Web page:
The scene: A comic book store. The proprietor, Raphael, is behind the counter, dusting a shelf of tiny Daleks. Enter a customer, played by Ian.

Ian (slapping a comic down on the counter): I demand a refund.
Raphael (examining the somewhat dog-eared comic): Really? Why?
Ian (heavily): A refund, sir, or I shall report you to Trading Standards. (Jabs a finger at the cover.) What does that say?
Raphael: ‘3D’.
Ian: Exactly. (Holds up comic side-on so Raphael is looking directly at the spine.) Doesn’t look very 3D to me, I don’t know about you. (Begins leafing through the comic.) But even that wouldn’t matter if any of this made any sense or were at all legible.
Raphael: May I? (He takes the comic, detaches the red and blue cardboard glasses from the front, and places them on Ian’s nose. He opens the middle of the comic and holds it up. Ian peers at it suspiciously, then takes the comic and leafs through it, seeing each page in an entirely new light. Raphael allows himself a satisfied smile.)
Ian: I … I still demand a refund.
Raphael (taken aback): Why?
Ian: This so-called ‘3D’ is no more than an illusion.
Raphael: Unfortunately, sir, comics – (here, he steps out of character and addresses the reader directly) – and indeed comedians, jokes, the whole apparatus of comedy are thus; it is the complicity of the audience that lifts the idea into the air, buoyed by laughter, and sets it free.
Ian: I concur.
(They bow to one another, then to you, the reader.)

Let’s just say that last night, for whatever reason, the audience weren’t wearing the right glasses for the show.

It’s interesting, the bad gig, because you do look at what you’ve done, and wonder why the big laugh on, say, the penguin routine, was absent tonight. And being social creatures, the performer reviews his penguin material and finds it just as unfunny as the audience did. Where are the actual jokes? Surely these are just sentences, raw penguin facts that belong more in an encyclopaedia than on the stage? And yet the previous night, they were howling with laughter and calling it the greatest show about penguins on the Fringe. And you had hoped that prior knowledge of penguins wasn’t crucial to enjoyment of the show. Both parties can’t be right – can they?

Well, yes they can. Bad gigs are inevitable, and we came to Edinburgh knowing that at least one was going to happen. We’ve had tricky gigs, slow burning gigs, downright weird gigs, but last night was a proper good old-fashioned bad one. Two girls on the right absolutely loved it; a couple of Danish guys left early, baffled. Another couple, very quiet; a knot of drunks who heckled me (this was not the bad bit, in fact I thought they brought along a bit of energy) and a couple at the front who seemed determined not to enjoy themselves. Most disconcerting.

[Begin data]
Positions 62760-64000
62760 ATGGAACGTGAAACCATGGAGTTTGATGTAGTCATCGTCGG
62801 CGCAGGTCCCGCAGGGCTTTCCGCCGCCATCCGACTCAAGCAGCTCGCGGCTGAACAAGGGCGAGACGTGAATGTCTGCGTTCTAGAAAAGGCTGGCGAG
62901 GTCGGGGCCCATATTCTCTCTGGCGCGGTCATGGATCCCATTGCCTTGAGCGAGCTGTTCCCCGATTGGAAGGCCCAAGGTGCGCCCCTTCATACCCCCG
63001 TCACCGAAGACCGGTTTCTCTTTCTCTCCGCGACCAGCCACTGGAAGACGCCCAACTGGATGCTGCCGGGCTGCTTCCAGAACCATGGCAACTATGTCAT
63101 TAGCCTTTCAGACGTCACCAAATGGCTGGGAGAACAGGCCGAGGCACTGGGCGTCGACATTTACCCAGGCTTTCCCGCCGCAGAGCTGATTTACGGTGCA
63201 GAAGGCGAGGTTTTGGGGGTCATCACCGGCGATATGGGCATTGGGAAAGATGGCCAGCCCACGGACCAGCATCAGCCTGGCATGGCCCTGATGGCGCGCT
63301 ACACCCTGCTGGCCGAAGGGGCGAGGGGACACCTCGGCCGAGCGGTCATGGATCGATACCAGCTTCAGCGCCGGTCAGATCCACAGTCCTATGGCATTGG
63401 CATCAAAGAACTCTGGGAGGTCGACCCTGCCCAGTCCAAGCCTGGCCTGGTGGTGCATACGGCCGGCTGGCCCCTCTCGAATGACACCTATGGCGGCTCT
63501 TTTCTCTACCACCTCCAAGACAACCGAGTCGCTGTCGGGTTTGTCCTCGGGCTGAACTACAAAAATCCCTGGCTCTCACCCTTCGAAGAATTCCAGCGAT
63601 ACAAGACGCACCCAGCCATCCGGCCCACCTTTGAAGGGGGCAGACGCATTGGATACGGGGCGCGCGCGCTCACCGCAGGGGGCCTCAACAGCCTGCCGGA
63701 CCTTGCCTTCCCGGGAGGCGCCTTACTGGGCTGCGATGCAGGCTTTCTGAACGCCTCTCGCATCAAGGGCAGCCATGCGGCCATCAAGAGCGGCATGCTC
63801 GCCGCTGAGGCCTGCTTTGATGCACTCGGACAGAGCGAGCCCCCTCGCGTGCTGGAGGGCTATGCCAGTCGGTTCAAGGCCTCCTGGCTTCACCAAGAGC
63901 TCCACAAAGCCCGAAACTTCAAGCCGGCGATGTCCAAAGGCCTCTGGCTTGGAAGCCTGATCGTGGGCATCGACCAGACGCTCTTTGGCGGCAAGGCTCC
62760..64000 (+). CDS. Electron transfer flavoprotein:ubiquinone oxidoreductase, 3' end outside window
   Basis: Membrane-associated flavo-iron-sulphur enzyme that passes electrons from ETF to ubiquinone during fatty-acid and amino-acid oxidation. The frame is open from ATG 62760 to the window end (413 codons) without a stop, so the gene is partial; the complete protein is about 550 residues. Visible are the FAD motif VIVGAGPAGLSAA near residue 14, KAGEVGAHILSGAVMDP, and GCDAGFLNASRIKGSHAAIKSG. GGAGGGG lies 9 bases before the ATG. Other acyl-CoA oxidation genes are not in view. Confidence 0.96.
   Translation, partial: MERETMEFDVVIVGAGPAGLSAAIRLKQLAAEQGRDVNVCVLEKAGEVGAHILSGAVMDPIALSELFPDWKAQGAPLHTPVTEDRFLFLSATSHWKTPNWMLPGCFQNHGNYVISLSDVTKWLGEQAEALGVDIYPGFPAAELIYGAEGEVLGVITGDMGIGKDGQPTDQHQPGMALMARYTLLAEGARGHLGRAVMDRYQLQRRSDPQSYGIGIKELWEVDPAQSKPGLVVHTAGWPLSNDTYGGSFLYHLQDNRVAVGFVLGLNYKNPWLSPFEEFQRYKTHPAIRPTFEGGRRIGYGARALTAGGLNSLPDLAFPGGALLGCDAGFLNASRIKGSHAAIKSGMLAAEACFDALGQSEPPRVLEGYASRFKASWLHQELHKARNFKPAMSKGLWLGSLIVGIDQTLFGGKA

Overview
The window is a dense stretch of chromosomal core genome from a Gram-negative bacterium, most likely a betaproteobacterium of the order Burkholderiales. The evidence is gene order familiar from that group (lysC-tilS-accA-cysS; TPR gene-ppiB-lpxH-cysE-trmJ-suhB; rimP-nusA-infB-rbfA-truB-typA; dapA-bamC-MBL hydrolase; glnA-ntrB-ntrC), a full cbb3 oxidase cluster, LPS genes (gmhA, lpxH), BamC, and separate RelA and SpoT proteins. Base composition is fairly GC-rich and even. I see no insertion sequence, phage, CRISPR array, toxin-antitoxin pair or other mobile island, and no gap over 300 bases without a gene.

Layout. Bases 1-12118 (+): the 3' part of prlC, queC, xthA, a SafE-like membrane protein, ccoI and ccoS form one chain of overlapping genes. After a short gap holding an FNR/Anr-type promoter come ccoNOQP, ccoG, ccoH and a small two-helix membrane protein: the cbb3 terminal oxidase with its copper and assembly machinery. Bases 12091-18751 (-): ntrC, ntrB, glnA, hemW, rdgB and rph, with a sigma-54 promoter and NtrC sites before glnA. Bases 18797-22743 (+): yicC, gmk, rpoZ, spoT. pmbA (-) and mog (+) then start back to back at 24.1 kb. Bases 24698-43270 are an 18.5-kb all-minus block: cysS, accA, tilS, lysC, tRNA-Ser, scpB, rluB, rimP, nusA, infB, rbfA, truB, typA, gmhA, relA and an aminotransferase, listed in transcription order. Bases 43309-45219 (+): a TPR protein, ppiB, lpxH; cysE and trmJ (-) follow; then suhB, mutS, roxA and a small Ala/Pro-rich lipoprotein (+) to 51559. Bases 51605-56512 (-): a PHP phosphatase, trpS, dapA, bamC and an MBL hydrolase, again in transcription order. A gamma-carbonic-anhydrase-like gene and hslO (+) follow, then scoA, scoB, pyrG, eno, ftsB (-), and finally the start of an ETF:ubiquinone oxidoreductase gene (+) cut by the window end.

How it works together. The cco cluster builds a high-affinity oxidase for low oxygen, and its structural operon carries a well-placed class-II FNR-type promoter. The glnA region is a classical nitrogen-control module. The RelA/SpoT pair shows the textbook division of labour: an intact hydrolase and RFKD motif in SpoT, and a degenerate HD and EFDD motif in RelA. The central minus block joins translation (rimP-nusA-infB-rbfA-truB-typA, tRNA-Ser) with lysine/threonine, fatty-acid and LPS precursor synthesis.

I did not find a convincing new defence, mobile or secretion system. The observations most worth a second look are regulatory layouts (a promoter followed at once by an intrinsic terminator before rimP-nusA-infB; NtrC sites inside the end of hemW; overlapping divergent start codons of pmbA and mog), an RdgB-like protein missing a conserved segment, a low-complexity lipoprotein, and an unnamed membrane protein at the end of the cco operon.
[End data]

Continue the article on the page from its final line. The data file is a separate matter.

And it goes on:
Raph hosted, and was immediately swimming up-stream. The audience didn’t seem to like either of us – and I mean that very literally as in ‘to like someone as a person’ as opposed to ‘found funny’ – as though we’d upset them before they came in. Do we bear an uncanny resemblance to some infamous puppy stranglers whose notoriety has passed us by? I must add that if you don’t find Raph a likeable presence on stage then a) you probably don’t have a soul and b) you will find our routines, self-deprecating as they are, less amusingly hubristic and more a thoroughly-deserved comeuppance. There was a very definite feeling when I was onstage that I should be taken down a peg or two, which is odd because I never went a peg up in the first place. Raph overheard someone calling me a ‘poof’ on the way out, a less-than-perceptive remark because I’d spent about ten minutes explaining this to them. My major disappointment is that without the complicity of the audience, I can’t relax enough into the material and explore the interesting corners that build a richer picture.

Still, enough went in the bucket to cover us for a couple of glasses of wine. ‘Let’s not talk about this now,’ said Raph, before embarking on a full post-mortem, and a walk home in the rain.

Positives:
One bad show out of eleven isn’t bad.
It has now, mercifully, stopped.
Bad word of mouth is restricted to the few souls in the room last night; the good shows have been packed.
It crystallised what we want to achieve: a fun show in the presence of likeable guys. If that’s not your thing, you’re not our audience.
We did our time: tempting as it was to cut short, we did what we promised we would do.
We both felt that we were onstage with the right person. As I said to Raph, the last time I was here, I felt ten times worse when the show went ten times better.

At the end of the epic Lord of the Rings trilogy, Frodo hugs Sam and says, ‘I’m glad you’re with me, here at the end of all things.’ Immediately after the show, we recreated this touching moment backstage (no prizes for guessing the casting) and although we’d only done an hour, it certainly felt more like nine, plus a traumatising trek up a volcano in hostile territory with a saboteur on our tracks. We didn’t get rescued by giant eagles, or catch a boat to the Grey Havens, but we have got comps to see Greg Proops, which a day after the event, feels more satisfactory.

We don’t have posters, and bring in our audience through people we meet. The nice thing about being under the radar is that you don’t have to walk home after a bad gig past huge images of your own stupid, coiffured head with a star rating stuck to it. It would’ve been nice though, for the friend and top comedy agent who came along to have seen any other show than this one. I doubt she will be hurrying to put me on the books.

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